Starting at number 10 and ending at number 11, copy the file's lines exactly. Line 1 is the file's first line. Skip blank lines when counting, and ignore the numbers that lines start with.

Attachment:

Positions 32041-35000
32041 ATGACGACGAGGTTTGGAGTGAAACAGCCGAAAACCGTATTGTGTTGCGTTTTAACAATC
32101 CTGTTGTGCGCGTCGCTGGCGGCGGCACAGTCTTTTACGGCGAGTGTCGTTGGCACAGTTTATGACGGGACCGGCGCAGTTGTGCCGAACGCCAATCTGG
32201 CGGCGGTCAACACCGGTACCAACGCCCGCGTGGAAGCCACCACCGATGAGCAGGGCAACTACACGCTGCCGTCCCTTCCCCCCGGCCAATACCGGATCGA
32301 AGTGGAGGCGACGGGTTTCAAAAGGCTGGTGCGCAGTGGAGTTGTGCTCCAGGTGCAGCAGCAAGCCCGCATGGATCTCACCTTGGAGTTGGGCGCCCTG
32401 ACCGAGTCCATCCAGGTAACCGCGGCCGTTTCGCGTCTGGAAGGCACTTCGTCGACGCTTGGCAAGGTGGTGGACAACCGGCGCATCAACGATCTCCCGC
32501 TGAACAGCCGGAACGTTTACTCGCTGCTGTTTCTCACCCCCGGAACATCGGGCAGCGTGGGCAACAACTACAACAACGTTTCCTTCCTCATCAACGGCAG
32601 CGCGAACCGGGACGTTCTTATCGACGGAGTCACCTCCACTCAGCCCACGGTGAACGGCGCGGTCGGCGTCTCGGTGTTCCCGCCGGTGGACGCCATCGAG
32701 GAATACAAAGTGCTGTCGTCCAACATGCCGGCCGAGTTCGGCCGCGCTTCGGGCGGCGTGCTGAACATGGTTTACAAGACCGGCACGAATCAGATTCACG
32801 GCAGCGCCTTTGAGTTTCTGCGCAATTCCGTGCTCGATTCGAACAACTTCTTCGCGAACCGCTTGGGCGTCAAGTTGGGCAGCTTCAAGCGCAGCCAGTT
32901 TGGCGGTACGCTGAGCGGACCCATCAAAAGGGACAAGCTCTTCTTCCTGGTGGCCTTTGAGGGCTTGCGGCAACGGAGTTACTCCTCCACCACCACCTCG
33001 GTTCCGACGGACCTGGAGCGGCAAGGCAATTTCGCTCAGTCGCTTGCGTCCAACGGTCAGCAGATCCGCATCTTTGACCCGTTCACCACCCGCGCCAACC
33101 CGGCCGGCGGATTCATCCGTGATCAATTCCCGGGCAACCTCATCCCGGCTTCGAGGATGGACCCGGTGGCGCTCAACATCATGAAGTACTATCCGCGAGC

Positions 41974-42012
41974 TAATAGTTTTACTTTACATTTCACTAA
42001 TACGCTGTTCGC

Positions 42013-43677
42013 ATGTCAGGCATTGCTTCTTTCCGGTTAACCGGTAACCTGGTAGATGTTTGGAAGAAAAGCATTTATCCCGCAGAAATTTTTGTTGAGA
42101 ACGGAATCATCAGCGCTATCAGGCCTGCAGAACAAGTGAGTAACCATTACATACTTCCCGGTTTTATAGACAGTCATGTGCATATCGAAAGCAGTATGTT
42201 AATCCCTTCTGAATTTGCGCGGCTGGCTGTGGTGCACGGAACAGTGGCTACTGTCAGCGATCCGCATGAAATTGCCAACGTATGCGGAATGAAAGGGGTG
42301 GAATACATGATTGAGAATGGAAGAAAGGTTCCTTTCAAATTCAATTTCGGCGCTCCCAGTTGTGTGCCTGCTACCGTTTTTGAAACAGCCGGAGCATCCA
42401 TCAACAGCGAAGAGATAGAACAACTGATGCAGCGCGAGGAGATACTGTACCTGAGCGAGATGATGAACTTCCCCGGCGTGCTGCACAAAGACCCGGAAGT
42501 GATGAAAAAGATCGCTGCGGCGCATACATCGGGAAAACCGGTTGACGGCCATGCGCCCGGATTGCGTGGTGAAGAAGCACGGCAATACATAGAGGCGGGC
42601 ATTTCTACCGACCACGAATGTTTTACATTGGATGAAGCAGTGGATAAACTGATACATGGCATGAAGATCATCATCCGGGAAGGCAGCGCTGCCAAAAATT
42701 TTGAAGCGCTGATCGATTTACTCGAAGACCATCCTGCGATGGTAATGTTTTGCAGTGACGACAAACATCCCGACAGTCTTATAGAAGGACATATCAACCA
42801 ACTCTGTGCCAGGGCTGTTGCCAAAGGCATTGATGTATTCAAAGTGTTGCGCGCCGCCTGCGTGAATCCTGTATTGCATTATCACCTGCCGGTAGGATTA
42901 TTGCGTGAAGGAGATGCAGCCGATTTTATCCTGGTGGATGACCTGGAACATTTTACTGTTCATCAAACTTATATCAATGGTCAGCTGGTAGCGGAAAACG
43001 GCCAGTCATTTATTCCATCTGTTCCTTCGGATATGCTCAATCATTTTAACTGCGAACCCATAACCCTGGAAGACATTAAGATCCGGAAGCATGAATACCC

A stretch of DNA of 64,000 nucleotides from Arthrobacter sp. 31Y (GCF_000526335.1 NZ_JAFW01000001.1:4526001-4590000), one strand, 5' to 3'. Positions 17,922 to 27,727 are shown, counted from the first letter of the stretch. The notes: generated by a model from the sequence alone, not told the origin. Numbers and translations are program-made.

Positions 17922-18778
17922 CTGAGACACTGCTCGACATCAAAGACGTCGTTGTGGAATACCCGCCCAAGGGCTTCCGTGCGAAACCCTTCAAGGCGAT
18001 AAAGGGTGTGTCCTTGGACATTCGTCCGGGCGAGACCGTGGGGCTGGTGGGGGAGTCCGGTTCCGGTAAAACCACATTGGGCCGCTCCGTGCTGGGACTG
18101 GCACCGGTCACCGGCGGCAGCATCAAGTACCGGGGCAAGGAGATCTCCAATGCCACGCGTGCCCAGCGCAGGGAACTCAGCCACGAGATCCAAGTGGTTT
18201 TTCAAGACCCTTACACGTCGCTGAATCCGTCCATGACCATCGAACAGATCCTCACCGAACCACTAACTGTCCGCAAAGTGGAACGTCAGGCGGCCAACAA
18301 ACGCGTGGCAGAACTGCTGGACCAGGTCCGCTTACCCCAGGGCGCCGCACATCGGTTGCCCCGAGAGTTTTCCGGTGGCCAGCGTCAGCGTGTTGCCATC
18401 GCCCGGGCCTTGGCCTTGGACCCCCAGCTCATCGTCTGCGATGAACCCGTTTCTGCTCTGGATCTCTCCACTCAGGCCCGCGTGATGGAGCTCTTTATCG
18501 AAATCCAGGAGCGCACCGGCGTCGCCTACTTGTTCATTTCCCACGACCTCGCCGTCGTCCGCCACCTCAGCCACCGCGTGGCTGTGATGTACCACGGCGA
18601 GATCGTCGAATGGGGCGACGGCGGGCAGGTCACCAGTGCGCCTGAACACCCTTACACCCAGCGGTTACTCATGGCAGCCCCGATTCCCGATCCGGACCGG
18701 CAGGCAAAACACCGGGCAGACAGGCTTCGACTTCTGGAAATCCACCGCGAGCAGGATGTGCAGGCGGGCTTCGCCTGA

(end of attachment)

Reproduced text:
32801 GCAGCGCCTTTGAGTTTCTGCGCAATTCCGTGCTCGATTCGAACAACTTCTTCGCGAACCGCTTGGGCGTCAAGTTGGGCAGCTTCAAGCGCAGCCAGTT
32901 TGGCGGTACGCTGAGCGGACCCATCAAAAGGGACAAGCTCTTCTTCCTGGTGGCCTTTGAGGGCTTGCGGCAACGGAGTTACTCCTCCACCACCACCTCG